6 ways to work through parent-coach disagreements

By Janis Meredith | Posted 5/2/2016

Your child’s coaches may be nice guys, or they could be total jerk. Either way, there will be times when you will disagree with them.

Whether it’s about playing time, game strategy or even the way they talk to the kids, the bottom line is that you think they are plain wrong.

I’ve seen parents handle this in a variety of ways. Every situation is different, and there’s really not one way to handle it, but here are six things you should think about when approaching the situation the next time it comes up.

  • Your child’s coach is not the enemy. You may not like him, and you may not agree with his coaching philosophy, but he is doing you a service by giving his time to coach your child. Don’t treat him as the enemy. If you don’t like what he does, try to be a waffle-brain – separating thoughts into different squares like waffles – and isolate his strategies from him as a person. That way you can be nice to him as a person, even if you don’t like the way he coaches.
  • Your child’s coach is human. He will make mistakes. The problem is that as a leader he is held to a higher standard, which he should be. However, sometimes parents expect better behavior from coaches than they do of themselves. Give grace for his mistakes. Hopefully, he’s returning the favor for yours.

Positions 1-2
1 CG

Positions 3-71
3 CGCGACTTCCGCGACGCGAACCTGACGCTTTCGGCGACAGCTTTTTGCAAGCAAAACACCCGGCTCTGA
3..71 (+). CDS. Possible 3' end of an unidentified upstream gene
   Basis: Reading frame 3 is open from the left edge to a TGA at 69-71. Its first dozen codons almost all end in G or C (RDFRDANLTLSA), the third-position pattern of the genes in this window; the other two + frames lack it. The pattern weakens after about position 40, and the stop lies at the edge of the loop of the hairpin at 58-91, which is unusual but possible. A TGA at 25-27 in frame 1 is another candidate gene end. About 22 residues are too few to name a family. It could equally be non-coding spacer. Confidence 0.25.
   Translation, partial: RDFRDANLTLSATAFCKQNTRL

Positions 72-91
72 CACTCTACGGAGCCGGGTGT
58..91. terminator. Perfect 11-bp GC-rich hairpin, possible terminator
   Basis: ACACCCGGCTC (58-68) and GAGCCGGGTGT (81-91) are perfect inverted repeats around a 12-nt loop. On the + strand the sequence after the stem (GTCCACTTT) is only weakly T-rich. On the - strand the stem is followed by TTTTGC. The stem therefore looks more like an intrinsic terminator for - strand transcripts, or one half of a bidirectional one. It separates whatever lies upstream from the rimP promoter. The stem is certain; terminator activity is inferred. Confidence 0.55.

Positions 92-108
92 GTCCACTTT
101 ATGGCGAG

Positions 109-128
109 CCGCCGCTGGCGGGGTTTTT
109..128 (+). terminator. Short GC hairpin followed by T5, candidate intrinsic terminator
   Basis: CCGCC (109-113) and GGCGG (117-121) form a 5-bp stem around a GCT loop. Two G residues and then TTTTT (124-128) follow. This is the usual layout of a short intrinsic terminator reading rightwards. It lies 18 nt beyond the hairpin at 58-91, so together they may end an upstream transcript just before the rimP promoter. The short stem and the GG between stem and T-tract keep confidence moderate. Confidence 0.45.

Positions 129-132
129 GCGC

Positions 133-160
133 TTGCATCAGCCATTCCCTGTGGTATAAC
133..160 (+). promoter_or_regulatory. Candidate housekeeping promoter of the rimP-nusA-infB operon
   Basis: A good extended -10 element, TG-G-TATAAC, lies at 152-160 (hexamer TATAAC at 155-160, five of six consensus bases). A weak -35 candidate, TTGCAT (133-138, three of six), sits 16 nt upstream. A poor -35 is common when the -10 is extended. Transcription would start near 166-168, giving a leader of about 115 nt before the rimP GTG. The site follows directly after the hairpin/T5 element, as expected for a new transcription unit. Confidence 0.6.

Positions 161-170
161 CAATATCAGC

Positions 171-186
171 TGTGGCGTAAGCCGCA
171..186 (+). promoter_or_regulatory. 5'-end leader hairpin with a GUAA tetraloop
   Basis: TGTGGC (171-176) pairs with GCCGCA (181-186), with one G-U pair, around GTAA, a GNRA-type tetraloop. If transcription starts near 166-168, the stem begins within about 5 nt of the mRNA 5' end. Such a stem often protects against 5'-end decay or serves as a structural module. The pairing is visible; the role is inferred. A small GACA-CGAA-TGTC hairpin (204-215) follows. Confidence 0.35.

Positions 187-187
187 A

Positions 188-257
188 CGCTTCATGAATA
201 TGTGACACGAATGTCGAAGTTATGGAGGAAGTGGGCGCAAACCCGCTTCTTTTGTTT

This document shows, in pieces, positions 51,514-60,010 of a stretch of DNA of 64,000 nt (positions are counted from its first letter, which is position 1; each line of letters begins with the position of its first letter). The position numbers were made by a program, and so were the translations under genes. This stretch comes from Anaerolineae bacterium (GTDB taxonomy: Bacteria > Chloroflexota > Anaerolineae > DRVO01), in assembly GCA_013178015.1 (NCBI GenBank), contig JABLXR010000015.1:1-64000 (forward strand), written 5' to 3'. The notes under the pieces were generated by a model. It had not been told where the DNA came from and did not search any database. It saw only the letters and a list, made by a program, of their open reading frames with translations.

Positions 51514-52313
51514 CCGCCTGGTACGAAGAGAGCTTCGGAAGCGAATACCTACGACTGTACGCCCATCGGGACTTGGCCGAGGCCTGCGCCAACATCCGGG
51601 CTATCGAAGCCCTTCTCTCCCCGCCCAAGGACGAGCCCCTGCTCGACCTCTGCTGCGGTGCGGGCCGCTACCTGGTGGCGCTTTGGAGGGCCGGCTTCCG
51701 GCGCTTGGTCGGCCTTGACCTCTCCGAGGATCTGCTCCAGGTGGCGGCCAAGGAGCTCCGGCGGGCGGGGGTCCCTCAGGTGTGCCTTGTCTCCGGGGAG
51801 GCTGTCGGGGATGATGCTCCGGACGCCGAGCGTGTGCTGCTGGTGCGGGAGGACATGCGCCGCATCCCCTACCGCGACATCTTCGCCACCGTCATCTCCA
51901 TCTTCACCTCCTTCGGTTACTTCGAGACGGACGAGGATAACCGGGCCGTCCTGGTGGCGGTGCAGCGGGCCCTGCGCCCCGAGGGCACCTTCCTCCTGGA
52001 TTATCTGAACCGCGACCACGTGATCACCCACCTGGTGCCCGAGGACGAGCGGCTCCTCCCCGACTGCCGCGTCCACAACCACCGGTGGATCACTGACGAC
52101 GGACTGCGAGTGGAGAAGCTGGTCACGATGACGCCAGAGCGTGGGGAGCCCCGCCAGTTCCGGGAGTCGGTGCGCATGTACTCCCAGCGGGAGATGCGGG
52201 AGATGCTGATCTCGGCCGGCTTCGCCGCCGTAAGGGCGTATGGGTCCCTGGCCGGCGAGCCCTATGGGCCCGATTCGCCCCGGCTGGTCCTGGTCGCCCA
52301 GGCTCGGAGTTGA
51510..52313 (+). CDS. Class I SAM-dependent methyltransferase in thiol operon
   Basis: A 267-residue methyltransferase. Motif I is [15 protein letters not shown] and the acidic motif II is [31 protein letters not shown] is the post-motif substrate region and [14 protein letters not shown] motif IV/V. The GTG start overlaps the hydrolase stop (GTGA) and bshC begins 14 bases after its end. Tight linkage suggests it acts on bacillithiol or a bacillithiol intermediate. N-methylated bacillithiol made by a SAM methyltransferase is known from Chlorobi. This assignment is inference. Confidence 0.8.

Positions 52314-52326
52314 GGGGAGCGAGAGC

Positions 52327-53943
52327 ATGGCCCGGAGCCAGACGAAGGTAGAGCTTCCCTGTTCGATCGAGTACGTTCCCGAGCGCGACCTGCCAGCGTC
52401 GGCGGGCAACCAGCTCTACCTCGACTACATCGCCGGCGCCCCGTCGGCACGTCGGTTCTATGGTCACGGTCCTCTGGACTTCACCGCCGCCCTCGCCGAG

• Your child’s coach needs honest communication. When you have a disagreement with the coach, the best way to handle it is to go right to the source. Not to your child, the other parents or even the administrator. Give thee coach the courtesy of calm, honest communication. Express your concerns and make an effort to work together with him for the good of the team.
  • Your child’s coach will not be around forever. As long as the coach is not mistreating players or setting a bad moral example, you may just have to live with the fact that you do not agree with him. I’m not saying he’s right. I’m saying that you may have to agree to disagree until the season is over and recognize that the time will come for your child to move on to another coach and team.
  • Your child’s coach should not be bashed. Perhaps you think your child’s coach is just plain wrong about something. If so, what do you say to your kids? To other parents? Badmouthing a coach in front of players and other parents will not change his behavior. It will only stir up dissension and discontent. Bashing a coach does not resolve the situation.
  • Your child’s coach may not be right, but he may not be wrong either. It may boil down to the fact that you don’t like the way he does things. And quite honestly, there may not be much you can do about that, except to agree to disagree agreeably.

It could be that he thinks you are the one who’s wrong. Use this as an opportunity to model for your child how to resolve conflict and get along with people who don’t do the things the way we think they should be done.

Janis B. Meredith, sports mom and coach's wife, writes a sports parenting blog called JBM Thinks. She authored the Sports Parenting Survival Guide Series and has a podcasting series for sports parents. You can also find her on Facebook and Twitter.